What’s Holding mPOS Back In Big Retail?

There’s only one thing that’s holding mPOS back from being the POS environment of choice for all retailers: security. That’s the point of view of Bluefin Payment Systems CEO John Perry and it’s Chief Innovation Officer, Ruston Miles. Perry and Miles joined Karen Webster in a digital discussion on how mPOS and P2PE are the combo platter that could accelerate retail’s adoption of mPOS as its primary POS channel – and Apple Pay notwithstanding. Get the details of what they talked about.

There’s only one thing that’s holding mPOS back from being the POS environment of choice for all retailers: security. That’s the point of view of Bluefin Payment Systems CEO John Perry and it’s Chief Innovation Officer, Ruston Miles. Perry and Miles joined MPD CEO Karen Webster in a digital discussion on how mPOS and P2PE are the combo platter that could accelerate retail’s adoption of mPOS as its primary POS channel – and Apple Pay notwithstanding. Get the details of what they talked about:


“If data breaches have taught us one thing, it’s that hackers never sleep. They are always looking for another target. As mobile payments gain in popularity, we see mobile point of sale systems becoming the new target.”


After a two-year journey, Bluefin Payment Systems became the first company in North America to receive PCI validation for a point-to-point encryption (P2PE) solution. P2PE has become an integral part of retail POS security, alongside tokenization and EMV. And the validation, noted Perry, came at a time when consumers, retailers and the entire payments industry were suffering from a series of data breaches.


By the end of 2014, there were a total of 783 data breaches in the U.S. (just over 2 per day), with over 85 million exposed U.S. consumer records. That’s a 27.5 percent increase over the number of breaches in 2013, said Bluefin’s Chief Innovation Officer, Ruston Miles.












Over the last year, added Miles, the “primary attack vector” was not hackers getting in and exposing a database full of credit card numbers – or data at rest. While these kinds of hacks still do happen, they do not happen much in the payments space. What Bluefin has found is that the attacks that are predominant now are those on data in motion, as it moves through the system.

“It doesn’t matter if you have EMV or not, or what kind of data is in the system, the hackers are getting to it as it’s moving,” said Miles.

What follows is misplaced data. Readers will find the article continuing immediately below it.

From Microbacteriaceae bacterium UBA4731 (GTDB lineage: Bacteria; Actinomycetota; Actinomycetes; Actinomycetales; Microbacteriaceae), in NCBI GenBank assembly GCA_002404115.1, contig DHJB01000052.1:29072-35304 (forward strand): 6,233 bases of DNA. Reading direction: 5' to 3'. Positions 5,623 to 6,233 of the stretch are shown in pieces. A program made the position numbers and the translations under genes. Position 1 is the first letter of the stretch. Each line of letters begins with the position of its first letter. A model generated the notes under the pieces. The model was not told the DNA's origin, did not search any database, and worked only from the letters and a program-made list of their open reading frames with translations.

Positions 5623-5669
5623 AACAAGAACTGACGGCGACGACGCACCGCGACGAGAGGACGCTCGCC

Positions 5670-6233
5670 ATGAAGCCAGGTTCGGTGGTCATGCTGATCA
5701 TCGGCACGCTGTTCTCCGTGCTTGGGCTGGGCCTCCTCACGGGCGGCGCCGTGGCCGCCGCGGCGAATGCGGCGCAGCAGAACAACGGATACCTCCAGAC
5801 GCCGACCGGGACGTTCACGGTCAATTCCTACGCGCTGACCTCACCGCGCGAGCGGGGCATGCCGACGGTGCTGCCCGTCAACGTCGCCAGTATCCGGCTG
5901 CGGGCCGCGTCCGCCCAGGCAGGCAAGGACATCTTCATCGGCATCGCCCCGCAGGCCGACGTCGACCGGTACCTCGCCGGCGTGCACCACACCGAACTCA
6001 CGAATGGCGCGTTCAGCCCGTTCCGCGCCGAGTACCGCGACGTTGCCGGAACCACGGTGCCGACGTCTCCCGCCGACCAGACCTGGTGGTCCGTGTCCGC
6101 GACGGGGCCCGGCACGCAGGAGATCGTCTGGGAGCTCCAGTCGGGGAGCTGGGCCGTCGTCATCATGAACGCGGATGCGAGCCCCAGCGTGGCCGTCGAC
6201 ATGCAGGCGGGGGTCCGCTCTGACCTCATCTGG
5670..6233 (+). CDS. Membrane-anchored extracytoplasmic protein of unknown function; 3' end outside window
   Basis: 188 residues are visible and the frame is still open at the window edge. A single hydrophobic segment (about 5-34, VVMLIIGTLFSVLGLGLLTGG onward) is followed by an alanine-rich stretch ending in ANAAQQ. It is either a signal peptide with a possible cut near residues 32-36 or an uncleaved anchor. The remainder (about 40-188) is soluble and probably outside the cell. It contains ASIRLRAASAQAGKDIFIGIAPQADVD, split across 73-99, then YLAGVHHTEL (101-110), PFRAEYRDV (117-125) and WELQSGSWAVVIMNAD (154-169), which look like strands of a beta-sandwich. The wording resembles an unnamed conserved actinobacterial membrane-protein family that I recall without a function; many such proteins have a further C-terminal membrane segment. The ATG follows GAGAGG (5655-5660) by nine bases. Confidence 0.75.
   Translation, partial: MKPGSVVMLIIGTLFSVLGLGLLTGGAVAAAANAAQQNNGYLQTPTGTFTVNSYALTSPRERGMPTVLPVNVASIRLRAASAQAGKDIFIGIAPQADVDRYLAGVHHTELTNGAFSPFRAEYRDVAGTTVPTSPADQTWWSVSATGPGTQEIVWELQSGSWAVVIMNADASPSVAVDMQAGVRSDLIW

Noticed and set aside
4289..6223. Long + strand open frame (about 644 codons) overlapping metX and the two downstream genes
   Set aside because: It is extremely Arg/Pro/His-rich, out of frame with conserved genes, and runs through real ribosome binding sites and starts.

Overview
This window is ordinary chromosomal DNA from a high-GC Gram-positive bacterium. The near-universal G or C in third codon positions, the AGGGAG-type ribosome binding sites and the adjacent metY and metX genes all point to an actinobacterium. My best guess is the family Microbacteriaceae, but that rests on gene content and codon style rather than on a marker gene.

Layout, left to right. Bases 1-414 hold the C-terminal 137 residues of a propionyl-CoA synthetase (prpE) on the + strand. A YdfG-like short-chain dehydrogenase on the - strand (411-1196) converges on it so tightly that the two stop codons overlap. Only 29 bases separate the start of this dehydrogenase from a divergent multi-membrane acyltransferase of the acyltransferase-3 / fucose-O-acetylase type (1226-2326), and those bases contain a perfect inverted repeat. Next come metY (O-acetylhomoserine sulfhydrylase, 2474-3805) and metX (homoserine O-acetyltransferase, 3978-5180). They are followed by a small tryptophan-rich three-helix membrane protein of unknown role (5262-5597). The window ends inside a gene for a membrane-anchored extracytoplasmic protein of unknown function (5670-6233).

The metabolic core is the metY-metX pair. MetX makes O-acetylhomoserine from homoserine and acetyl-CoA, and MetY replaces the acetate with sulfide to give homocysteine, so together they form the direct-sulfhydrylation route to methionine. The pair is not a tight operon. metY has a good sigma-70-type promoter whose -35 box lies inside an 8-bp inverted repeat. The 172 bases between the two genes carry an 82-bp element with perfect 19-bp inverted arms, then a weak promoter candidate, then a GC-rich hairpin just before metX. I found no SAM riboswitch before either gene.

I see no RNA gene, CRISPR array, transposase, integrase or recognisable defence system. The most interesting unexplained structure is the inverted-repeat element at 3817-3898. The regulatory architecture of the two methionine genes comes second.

What’s necessary for both the traditional POS and mPOS, then, is a “holistic approach” to security – a combination of EMV, tokenization and P2PE.

And that prompted question No. 1.

Karen Webster, MPD CEO and Digital Discussion Host, observed that while attending the NRF conference, a number of merchants mentioned that they were considering reversing the order of priority of those three layers of security – EMV, tokenization and P2PE. The reversal of priority, she said, was to put P2PE first – so encrypt data as it travels through the POS environment.

Miles replied that although EMV is necessary for fraud prevention, it does nothing to stop data from “walking out the door” and being exposed by hackers. That’s where encryption comes in. But for a number of larger merchants, it comes down to how many counterfeit, lost or stolen cards they experience or receive in a year. What’s the major risk in protecting their brand? It’s not really counterfeit cards – it’s data breaches.

In addition, even after the U.K. migrated to EMV, there were many merchants implementing encryption solutions.

Why would they be implementing PCI validated P2PE in the U.K. if EMV was supposed to fix everything?” asked Miles.


According to Miles, after many conversations internally and with enterprises, two types of securing technologies really stand out today.

One type builds higher, stronger walls to protect the bad guys from getting in. But with those higher walls come an obligation to keep them high, he said, and that’s where a lot of breaches happen.

“It might even be just one small hole in a retailer’s network that does it – hackers get in and expose the whole thing. So that kind of higher wall and stronger security technology is sort of a losing game in my opinion.”